Tuesday, February 19, 2013

Bad Apple: A Tale of Friendship: Edward Hemingway

"Bad Apple" is a jewel of a book that celebrates individuality. Mac is a good apple. He helps his teachers, shares his toys and is very content in his world. One morning he wakes up different. A worm named Will has housed itself in his shiny interior. Mac finds his new companion fun. They fly kites and play games together. When the other apples see him, they call him names and shun him from the group. None of the other apples will play with him anymore, and worse than that, they call him a "rotten apple". He is altered and they persecute him for his difference.

Although he and Will continue to have a good time together, ever the good friend, Will leaves so Mac will be accepted by his friends once again. However, nothing is the same. Much as he's been accepted once again, it just doesn't feel right. Mac misses Will's companionship. Searching all their old hangouts, they find each other and realize, "he'd rather be a Bad Apple with Will than a sad apple without him."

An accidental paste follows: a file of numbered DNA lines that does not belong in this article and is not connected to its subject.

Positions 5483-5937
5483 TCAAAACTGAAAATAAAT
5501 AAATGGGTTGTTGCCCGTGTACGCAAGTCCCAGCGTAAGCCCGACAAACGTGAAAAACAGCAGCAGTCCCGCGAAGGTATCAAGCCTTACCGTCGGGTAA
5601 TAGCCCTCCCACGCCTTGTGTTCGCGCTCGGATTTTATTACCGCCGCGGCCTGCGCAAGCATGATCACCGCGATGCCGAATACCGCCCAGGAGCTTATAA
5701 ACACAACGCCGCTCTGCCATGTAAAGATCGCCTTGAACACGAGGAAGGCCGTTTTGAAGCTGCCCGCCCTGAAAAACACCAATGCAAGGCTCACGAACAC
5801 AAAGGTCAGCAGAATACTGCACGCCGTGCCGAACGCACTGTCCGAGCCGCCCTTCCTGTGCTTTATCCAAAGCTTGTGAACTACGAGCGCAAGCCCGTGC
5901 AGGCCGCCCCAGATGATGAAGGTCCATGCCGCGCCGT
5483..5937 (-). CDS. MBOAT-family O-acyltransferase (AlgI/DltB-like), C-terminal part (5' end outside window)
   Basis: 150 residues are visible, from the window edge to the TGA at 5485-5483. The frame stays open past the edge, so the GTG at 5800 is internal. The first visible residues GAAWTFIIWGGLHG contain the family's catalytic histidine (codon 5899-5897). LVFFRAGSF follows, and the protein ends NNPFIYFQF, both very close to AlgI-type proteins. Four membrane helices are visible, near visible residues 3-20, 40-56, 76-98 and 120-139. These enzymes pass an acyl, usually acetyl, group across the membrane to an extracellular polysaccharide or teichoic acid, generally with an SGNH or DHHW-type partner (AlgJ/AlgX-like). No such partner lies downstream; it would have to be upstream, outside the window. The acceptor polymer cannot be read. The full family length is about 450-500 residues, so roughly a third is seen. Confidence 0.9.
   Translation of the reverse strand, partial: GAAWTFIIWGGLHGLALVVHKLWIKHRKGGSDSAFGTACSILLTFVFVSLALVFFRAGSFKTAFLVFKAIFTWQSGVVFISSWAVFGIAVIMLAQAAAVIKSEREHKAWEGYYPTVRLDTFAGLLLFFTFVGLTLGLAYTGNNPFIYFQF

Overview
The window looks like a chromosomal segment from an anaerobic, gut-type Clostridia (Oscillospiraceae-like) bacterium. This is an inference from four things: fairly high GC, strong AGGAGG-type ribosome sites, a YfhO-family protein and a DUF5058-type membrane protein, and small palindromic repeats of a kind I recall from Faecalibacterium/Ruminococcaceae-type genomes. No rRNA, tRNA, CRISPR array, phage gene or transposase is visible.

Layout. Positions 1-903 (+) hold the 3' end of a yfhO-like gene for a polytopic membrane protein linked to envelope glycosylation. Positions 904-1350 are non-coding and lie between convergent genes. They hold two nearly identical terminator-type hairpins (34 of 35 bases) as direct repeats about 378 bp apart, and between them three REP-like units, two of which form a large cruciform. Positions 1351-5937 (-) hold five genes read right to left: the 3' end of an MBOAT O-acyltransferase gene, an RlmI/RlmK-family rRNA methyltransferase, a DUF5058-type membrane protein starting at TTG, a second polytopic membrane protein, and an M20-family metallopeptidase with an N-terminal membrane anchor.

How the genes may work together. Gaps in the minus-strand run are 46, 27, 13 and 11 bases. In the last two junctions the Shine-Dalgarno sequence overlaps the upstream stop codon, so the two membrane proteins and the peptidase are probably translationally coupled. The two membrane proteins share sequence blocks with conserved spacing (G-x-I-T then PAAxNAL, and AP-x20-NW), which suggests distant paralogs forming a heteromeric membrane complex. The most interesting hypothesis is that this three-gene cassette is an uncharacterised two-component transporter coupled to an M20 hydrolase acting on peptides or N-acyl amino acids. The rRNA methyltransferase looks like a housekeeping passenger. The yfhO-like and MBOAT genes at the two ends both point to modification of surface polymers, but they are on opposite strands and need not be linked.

"Bad Apple" celebrates individuality. Touching upon the obsession with appearance governing our culture, Hemingway allows that we don't need group approval. Difference can be pleasing and after exploring new things, we enrich ourselves as well as others around us.

Bullying is a hot button topic because so many brave people have had the courage to address it. Hemingway's easy to read text is a great platform for discussions on acceptance, friendship, bravery and tolerance. "Bad Apple", the book turns out to be a 'golden apple" of a read.

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